Quick review, because I can’t see very well to type:  The speech by Ohio’s Rob Portman was not very good–he would have been a disaster as the vice presidential candidate, as he was widely expected to be.  Mike Huckabee did well.  Then Condoleeza Rice gave an outstanding seminar on our foreign policy woes.  Followed by New Mexico governor Susana Martinez, the Hispanic woman who acquitted herself well as a rising star in the Republican party.  Finally, vice presidential nominee Paul Ryan gave an outstanding speech, showing strong promise as a campaigner, as well as an intellectual bright light.  (The vice presidential debate between him and Joe Biden should be especially fun.)

Are any of the rest of you watching the convention?  Or do you have to be laid up from an operation to do so?  What observations do you have?

Rudy Giuliani has said that Republicans have a better and deeper “bench” than the Democrats do.  Do you agree?  Who are the upcoming potential stars?   This will be a good thing to watch for in the Democratic convention also.  Who are the upcoming Democratic stars?  Are they centrists, leftists, or do they  have some new ideas?

Cataracts

Things started looking kind of blurry, so I figured it was time for some new glasses.  It turns out, I have cataracts!  I have surgery this morning.

I had assumed that they just peel the cloudy film off.  It turns out that they take out the lens inside the eye.  But then, these days, they replace it with a lens implant that actually corrects vision!  The doctor told me that after all of this is over I might not even need glasses!  Which would be for the first time since around seventh grade.  I am astounded and kind of excited about it.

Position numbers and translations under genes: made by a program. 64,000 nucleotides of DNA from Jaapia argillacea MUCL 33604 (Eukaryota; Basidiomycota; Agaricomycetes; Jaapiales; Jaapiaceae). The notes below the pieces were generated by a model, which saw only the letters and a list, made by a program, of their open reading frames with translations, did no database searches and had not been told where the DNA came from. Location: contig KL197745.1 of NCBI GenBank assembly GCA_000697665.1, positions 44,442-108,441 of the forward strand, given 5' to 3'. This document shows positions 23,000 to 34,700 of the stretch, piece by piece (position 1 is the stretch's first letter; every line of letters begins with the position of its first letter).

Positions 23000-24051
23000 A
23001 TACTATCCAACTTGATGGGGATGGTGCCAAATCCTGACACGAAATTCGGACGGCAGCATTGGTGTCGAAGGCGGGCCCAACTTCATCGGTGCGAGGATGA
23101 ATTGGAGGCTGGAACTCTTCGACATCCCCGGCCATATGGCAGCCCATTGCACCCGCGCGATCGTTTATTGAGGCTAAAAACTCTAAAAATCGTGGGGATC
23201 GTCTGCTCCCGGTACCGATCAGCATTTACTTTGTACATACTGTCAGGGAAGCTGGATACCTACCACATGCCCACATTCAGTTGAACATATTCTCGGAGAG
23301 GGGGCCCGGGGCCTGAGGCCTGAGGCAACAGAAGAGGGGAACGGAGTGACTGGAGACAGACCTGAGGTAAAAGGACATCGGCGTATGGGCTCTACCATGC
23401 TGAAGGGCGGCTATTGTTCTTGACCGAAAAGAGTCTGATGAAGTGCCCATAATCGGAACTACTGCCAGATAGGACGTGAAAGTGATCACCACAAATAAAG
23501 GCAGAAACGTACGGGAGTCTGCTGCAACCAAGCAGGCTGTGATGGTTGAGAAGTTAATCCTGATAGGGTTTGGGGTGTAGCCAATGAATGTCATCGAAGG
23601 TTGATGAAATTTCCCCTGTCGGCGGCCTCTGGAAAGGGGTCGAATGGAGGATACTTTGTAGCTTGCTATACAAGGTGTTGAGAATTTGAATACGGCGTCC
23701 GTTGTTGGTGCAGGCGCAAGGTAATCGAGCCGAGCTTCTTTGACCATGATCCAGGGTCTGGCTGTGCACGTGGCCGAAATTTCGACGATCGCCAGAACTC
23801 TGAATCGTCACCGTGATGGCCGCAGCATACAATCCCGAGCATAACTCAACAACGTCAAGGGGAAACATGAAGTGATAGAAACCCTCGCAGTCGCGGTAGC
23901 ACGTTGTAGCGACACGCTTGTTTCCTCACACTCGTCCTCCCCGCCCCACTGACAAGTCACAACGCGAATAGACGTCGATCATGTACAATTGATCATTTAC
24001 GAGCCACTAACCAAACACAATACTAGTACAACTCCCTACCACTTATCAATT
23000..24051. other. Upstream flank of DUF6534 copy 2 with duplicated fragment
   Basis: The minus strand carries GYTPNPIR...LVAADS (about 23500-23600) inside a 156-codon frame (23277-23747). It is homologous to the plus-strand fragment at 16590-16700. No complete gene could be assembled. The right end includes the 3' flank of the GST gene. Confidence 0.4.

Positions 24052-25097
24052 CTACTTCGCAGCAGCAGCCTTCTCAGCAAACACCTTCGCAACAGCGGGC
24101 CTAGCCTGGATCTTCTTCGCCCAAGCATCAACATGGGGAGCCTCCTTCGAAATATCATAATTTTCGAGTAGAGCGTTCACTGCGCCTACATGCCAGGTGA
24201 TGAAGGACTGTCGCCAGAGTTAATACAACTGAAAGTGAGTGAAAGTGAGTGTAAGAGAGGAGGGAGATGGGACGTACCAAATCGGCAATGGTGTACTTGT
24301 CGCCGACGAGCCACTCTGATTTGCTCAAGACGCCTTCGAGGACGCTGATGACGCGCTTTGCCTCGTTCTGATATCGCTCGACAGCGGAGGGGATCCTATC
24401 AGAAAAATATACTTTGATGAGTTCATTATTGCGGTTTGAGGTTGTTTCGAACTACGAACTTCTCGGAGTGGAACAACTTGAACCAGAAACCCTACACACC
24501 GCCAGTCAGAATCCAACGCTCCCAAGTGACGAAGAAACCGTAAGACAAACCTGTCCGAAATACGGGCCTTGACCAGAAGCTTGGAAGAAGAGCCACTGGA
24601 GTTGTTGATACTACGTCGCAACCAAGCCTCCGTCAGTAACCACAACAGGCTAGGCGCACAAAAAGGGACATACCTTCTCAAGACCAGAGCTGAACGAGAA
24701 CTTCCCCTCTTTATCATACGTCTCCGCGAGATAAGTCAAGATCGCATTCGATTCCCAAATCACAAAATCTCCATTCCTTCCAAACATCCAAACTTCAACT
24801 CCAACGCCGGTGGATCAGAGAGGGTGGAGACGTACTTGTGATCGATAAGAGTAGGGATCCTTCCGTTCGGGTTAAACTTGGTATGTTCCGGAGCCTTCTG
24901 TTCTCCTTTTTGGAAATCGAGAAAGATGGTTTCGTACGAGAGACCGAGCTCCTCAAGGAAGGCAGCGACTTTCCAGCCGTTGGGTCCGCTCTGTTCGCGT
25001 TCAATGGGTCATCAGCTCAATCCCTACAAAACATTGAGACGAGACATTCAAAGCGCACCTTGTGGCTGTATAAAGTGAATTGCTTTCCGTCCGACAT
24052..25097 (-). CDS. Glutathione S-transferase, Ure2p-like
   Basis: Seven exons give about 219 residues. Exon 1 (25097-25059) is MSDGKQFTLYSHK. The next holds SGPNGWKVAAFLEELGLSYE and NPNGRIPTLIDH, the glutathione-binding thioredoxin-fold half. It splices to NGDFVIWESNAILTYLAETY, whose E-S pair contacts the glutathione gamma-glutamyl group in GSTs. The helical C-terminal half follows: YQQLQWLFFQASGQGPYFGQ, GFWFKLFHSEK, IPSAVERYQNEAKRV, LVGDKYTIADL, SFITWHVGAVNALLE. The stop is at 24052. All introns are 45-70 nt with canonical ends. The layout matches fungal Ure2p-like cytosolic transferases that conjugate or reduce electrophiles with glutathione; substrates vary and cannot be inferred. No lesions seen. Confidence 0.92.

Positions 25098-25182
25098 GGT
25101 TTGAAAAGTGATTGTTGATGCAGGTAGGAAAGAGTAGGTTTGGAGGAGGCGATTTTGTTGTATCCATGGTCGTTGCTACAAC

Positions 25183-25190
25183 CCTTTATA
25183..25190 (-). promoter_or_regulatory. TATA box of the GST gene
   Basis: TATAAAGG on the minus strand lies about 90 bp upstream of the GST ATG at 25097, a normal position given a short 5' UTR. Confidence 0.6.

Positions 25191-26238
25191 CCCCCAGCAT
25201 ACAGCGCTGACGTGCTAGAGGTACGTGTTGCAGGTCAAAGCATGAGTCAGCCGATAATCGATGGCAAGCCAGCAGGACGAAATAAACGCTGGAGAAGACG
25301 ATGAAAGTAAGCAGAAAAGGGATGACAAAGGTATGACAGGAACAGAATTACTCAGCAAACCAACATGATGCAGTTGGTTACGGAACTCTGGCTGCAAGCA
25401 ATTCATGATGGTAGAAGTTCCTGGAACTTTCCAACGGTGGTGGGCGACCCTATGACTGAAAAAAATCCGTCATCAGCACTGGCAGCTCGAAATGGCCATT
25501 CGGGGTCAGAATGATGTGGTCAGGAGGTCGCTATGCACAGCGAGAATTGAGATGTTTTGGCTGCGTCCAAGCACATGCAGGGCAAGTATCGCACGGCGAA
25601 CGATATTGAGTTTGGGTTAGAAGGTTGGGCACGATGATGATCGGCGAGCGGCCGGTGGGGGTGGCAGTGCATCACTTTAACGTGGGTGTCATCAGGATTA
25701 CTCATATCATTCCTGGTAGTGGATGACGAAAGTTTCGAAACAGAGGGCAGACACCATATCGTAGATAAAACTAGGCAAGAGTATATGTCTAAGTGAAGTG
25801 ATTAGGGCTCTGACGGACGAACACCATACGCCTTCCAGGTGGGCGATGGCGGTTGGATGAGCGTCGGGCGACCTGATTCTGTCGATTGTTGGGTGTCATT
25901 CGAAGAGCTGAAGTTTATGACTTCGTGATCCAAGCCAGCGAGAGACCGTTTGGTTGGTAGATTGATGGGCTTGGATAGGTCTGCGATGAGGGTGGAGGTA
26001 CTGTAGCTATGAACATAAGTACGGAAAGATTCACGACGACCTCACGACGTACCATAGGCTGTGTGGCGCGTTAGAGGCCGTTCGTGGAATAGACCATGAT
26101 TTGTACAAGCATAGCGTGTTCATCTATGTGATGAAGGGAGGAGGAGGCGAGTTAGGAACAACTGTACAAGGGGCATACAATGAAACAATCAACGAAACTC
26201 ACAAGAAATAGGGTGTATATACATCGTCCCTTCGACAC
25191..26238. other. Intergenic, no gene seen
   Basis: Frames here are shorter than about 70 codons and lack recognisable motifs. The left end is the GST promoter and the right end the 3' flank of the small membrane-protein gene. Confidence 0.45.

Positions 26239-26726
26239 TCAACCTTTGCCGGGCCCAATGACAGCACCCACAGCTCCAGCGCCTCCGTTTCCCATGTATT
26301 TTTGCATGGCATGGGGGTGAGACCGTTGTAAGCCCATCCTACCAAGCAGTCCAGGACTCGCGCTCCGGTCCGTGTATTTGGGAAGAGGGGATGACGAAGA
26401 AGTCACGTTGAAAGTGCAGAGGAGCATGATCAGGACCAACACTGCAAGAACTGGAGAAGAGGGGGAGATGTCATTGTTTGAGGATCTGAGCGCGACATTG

The operation is reportedly no big deal to go through, nothing to worry about.  My only concern is my vision between the first surgery and when it is all over–three weeks later, they’ll do my other eye, and then it takes a few more weeks to heal and for the brain to get used to the new optic signals–so I may have some visual limitations for a month or more.

I’m thinking that after today I’ll have one really good eye, adept at distant vision, but my other eye will still be bad and my glasses will be useless.  Will I be able to read?  Fool with the computer?  Later my other eye will get a new lens for close vision and all will be well.  (Realistically, I might need glasses for reading, though those reading glasses you buy at the drug store may be all I’ll need.)  But what to do until then?

I’m pretty sure I’ll find a way to function.  I’m not supposed to do anything for a couple days after the procedure, which I’m looking forward to also, an enforced rest without guilt.  I’ll probably keep up the blog–that surely doesn’t count as “anything”–though I might have trouble seeing for a day or two.  So if I miss some days of posting, you’ll know why.